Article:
I haven't read Peter Del Tredici's Wild Urban Plants of the Northeast: a Field Guide. I look forward to it; I love weeds....I love all plants. I just think it's dangerous to encourage the more aggressive ones. Maybe even in a city. I did watch with interest a thread on Garden Rant yesterday. I got the feelings that there are a lot of gardeners that think that the spread of these weeds is easily halted or maybe that there's some magic border at the edge of a city where the weeds will pause, look at the more natural pristine ecosystems and decide to respect them and stay in the city. Well....some of them will, but others, because of their vigor, adaptability, their type A personalities, will continue out into the world.
I live just outside Washington DC, a city that ought to get more credit for the beauty and extent of it's green spaces. Rock Creek Park, encompasses 1700 acres, a large park in a small city. Small creeks and drainages run off of Rock Creek so that there are thousands of homes and businesses whose backyards sit atop slopes that lead into the park. Take a walk downhill, or downstream, and it will rapidly become clear that the more aggressive weeds have, in many places taken over huge sections of the park. From here they move upsteam entering the wilder riparian spaces in Maryland. They do this because they can. Those abilities that allow them to survive the urban environment also allow them to rampage through natural areas. When they do this they often destroy the preexisting ecosystems.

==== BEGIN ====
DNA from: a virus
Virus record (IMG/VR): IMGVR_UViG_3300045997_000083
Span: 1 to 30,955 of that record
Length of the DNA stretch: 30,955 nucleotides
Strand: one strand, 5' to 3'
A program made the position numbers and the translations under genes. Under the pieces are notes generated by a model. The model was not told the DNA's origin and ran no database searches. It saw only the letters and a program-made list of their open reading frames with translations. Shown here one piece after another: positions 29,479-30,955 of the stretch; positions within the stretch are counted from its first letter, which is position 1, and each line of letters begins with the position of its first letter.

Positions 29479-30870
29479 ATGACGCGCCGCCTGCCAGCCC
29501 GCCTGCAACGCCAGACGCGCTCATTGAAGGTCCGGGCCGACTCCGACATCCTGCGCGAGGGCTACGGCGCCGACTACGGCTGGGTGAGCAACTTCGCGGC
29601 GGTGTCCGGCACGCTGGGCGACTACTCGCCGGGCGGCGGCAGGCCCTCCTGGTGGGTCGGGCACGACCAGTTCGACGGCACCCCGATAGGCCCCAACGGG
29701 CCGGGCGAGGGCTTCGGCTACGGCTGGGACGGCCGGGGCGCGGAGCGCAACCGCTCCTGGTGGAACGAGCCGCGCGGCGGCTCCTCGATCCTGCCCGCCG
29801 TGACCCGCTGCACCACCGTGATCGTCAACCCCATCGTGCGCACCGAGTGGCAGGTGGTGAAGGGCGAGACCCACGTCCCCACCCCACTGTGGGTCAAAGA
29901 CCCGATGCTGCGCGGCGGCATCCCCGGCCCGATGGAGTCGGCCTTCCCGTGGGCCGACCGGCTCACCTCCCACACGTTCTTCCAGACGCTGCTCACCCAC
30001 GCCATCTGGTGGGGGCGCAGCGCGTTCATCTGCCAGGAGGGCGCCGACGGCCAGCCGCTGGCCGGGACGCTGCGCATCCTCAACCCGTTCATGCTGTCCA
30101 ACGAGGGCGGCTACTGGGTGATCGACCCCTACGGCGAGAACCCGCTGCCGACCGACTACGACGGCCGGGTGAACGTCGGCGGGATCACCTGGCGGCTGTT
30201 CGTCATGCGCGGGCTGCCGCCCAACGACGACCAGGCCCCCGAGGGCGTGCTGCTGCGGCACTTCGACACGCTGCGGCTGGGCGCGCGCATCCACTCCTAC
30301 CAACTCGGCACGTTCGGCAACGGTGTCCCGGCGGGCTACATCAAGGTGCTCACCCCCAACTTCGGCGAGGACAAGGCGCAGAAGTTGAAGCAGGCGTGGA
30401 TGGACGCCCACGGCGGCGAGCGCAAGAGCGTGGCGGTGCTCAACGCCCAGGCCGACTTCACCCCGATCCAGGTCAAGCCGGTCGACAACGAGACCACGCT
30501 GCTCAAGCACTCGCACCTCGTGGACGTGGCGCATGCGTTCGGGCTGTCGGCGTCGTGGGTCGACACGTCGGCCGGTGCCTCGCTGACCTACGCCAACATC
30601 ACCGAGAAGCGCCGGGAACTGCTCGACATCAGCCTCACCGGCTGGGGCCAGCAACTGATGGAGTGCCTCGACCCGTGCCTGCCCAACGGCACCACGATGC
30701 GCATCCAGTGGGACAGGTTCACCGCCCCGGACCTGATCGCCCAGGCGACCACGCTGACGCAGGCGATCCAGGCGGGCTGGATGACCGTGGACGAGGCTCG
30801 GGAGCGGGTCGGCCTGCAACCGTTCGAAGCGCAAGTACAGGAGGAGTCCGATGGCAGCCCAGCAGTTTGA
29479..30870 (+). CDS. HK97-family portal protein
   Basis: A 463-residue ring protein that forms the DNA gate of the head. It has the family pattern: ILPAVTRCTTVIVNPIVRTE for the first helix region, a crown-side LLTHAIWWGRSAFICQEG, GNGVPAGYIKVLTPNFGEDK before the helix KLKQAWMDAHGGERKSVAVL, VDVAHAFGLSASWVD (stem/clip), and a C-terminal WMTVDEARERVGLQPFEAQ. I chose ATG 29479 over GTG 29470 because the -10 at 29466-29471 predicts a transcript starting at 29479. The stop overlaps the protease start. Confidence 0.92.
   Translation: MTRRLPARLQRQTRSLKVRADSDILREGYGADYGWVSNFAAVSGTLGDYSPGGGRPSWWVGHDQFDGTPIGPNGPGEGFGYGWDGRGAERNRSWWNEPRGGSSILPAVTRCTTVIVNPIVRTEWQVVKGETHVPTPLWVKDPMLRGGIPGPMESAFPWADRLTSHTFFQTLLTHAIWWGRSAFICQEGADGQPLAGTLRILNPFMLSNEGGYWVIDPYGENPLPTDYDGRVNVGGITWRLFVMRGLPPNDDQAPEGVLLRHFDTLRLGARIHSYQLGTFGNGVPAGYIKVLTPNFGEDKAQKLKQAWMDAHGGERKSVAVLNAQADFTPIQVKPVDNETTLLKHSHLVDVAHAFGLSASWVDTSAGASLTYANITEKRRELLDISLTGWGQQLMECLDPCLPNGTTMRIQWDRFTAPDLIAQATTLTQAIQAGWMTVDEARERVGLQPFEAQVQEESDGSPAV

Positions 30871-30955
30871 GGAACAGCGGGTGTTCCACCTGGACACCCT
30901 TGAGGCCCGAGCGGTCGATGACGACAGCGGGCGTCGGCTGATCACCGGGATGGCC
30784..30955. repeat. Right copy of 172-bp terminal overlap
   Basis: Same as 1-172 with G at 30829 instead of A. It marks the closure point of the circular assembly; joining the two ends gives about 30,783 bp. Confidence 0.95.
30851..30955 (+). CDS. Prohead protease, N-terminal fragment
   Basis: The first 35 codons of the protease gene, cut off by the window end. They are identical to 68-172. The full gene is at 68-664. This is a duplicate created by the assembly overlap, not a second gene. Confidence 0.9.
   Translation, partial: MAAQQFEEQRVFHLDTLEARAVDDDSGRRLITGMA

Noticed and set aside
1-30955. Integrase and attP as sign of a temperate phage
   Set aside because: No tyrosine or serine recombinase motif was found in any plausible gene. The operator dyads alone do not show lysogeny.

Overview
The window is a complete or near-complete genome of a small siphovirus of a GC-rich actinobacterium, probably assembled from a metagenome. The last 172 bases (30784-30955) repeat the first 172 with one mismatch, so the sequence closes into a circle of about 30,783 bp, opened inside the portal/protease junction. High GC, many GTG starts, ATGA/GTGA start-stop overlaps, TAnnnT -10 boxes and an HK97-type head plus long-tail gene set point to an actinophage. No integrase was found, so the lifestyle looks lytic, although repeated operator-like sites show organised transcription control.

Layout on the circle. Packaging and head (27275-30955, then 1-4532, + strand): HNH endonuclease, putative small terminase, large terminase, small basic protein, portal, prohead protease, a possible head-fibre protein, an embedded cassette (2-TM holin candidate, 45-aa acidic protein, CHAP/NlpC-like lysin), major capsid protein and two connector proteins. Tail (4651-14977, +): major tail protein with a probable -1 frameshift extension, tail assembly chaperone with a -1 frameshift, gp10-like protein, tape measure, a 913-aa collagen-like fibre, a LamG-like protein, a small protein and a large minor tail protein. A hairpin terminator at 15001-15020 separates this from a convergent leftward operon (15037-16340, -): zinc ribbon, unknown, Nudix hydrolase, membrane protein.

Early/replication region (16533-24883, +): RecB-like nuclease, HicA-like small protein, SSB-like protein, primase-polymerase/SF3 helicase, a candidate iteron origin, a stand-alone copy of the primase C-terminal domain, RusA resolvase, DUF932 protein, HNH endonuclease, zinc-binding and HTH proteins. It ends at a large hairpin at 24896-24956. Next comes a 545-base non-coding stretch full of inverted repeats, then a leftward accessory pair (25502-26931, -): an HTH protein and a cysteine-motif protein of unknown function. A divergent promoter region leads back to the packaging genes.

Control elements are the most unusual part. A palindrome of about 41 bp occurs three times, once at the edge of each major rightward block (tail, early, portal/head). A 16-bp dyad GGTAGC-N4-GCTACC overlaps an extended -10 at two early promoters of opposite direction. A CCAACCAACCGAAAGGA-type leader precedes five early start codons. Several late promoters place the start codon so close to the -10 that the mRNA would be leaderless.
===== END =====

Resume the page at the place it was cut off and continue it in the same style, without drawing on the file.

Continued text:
The reason that I care about this is because the intricately co-evolved ecosystems they disrupt are wonderful in their complexity, their integration, and the beauty of their components and I love them. I suppose I'm just selfish to prefer Bloodroot, Hepatica, Spring Beauties, Pinxterbloom, etc. to monocultures of English Ivy, Kudzu, Japanese Honeysuckle, Lesser Celandine, Japanese Barberries, Bush Honeysuckle, and on and on.
It is true that many weeds only succeed in dry disturbed areas. These are the harmless curiosities that are fun to stumble on. We have been admiring a Giant Danelion for the past week at work. It's harmless enough in the Brickyard (the area where we compost and store mulch) but of course if, I should say when, the seeds get into the mulch it will gain entry to the collections and we'll have to deal with it.